Aswad: Too Wicked (Mango LP/Cassette/CD)

ANYONE FAMILIAR with the sussed militancy of Aswad’s early ‘Three Babylon’ period would never have expected them to take an easy option and ‘go commercial’. But ever since the runaway chart success of ‘Don’t Turn Around’ they’ve been floundering in a musical cul-de-sac, making dull, calculated fodder for CD enthusiasts and the furry dice brigade. So it was with pleasure that I realised they could still return to their reggae roots and put all that shameless opportunism behind them.

What prompted this reappraisal? Well, Too Wicked is a strong return to form that breaks new ground. They haven’t completely ditched their new-found pop audience — there are still too many love songs for comfort — but made the grooves heavier on a platter that screams ‘state of the art’. This is ’90s reggae with a heart, and anyone sick of slack or talent-starved dancehall pretenders will find comfortable solace here.

It’s that reliance on simple, well-sung motifs that gets me every time. Not to mention the crispness of digitally processed rhythms and the whoosh of sundry dub-style effects. Recording the LP in Jamaica and enlisting the capabilities of Steely & Cleevie amongst others was definitely a step forward. It could have been a case of too many cooks making as much noise as possible, but thankfully they’ve retained their uniquely Black British stance and not succumbed to culture shock, filling the songs out with little samples and drop-ins that acknowledge the current dance revolution.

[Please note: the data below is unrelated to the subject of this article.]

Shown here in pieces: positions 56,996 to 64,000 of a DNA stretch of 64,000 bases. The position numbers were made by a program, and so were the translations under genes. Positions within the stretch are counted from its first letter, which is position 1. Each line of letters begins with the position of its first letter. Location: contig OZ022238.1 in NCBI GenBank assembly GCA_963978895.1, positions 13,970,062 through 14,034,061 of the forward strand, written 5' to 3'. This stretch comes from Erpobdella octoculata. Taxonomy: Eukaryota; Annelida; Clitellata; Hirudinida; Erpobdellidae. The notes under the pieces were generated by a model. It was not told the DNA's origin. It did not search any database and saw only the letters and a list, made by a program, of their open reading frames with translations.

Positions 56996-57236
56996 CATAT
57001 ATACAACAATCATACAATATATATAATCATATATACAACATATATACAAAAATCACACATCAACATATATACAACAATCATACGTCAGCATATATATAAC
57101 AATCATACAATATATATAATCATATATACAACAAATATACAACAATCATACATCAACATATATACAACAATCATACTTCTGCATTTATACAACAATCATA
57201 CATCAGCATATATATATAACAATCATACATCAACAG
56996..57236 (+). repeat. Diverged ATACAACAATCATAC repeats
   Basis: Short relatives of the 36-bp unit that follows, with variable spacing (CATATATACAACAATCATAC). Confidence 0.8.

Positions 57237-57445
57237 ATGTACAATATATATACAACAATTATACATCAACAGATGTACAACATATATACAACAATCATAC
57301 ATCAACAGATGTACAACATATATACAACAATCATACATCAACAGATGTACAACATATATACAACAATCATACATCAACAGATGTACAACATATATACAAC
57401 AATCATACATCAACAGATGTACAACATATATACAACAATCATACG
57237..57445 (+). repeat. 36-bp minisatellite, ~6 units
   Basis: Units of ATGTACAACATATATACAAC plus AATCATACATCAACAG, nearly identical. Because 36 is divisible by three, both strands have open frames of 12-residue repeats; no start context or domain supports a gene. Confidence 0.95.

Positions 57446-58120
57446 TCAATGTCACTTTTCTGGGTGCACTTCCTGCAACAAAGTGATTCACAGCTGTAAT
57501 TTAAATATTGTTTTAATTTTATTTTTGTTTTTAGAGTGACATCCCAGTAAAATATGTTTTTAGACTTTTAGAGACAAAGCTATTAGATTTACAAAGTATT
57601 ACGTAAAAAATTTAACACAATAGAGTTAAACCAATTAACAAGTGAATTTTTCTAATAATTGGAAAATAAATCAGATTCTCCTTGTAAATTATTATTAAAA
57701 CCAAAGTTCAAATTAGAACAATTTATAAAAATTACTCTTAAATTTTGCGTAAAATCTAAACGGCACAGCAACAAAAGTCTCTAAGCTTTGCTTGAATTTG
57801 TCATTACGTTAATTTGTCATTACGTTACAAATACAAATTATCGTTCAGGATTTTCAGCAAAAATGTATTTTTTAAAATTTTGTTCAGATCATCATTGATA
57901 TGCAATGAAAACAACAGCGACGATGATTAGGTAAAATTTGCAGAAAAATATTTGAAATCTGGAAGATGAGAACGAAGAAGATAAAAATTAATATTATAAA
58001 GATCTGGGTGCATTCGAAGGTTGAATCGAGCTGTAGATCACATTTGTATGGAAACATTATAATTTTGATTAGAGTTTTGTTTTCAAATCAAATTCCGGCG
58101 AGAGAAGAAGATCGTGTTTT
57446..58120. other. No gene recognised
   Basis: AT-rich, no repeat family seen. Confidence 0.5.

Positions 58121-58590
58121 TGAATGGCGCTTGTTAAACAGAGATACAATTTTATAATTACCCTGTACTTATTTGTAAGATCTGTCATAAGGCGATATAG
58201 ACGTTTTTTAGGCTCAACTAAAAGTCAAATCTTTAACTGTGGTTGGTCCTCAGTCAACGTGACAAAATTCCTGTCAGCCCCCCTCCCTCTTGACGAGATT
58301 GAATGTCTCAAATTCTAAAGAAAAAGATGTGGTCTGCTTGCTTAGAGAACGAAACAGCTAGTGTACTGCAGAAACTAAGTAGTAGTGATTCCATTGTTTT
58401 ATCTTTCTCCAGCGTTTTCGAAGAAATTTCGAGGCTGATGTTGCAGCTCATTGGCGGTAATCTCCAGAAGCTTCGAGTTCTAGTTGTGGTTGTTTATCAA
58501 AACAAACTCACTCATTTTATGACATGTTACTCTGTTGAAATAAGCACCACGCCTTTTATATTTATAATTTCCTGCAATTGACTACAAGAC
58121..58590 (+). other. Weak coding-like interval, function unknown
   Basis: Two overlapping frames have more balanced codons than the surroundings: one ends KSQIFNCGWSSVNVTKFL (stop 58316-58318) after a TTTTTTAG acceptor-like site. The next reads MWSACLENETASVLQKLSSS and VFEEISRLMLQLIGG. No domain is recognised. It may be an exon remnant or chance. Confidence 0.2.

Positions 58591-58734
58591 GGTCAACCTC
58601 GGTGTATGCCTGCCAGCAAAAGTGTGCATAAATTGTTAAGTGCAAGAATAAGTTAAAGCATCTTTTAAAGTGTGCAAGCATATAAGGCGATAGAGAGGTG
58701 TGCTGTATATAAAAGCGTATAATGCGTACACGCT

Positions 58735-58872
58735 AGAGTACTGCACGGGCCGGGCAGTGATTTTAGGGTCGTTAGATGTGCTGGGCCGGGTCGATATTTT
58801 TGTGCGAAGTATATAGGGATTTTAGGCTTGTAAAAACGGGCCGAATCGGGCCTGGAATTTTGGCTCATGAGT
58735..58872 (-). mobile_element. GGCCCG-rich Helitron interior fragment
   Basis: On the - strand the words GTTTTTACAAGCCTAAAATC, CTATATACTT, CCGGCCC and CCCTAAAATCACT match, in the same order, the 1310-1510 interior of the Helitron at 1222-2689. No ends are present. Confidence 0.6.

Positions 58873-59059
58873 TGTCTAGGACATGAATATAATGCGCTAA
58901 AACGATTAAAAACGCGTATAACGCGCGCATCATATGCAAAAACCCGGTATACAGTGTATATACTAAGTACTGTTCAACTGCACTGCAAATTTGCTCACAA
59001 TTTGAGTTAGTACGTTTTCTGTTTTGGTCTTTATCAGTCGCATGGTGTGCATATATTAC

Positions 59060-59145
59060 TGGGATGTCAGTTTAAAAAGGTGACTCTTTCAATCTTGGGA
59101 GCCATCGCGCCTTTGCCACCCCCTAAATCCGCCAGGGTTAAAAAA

Shabba Ranks makes two guest appearances, his ebullient toasting adding another dimension to the bruising opener ‘Fire’ and the gently ebbing ‘Just Can’t Take It’ where he berates some woman for nagging him but doesn’t slip into sexist abuse. And both ‘Gotta Find A Way’ and ‘Old Fire Stick’ are strong contenders for the two most complete, effective and melodic songs Aswad have yet written. Only a few throwaway numbers at the start of Side Two (there are, after all, ten well-crafted songs here) come close to blandness, and even these keep you interested with squiggly effects buried in the mix.

Despite the disappointing lack of direct political statements — maybe one expects too much — Too Wicked is something to treasure. (7)

© Dele FadeleNew Musical Express, 22 September 1990

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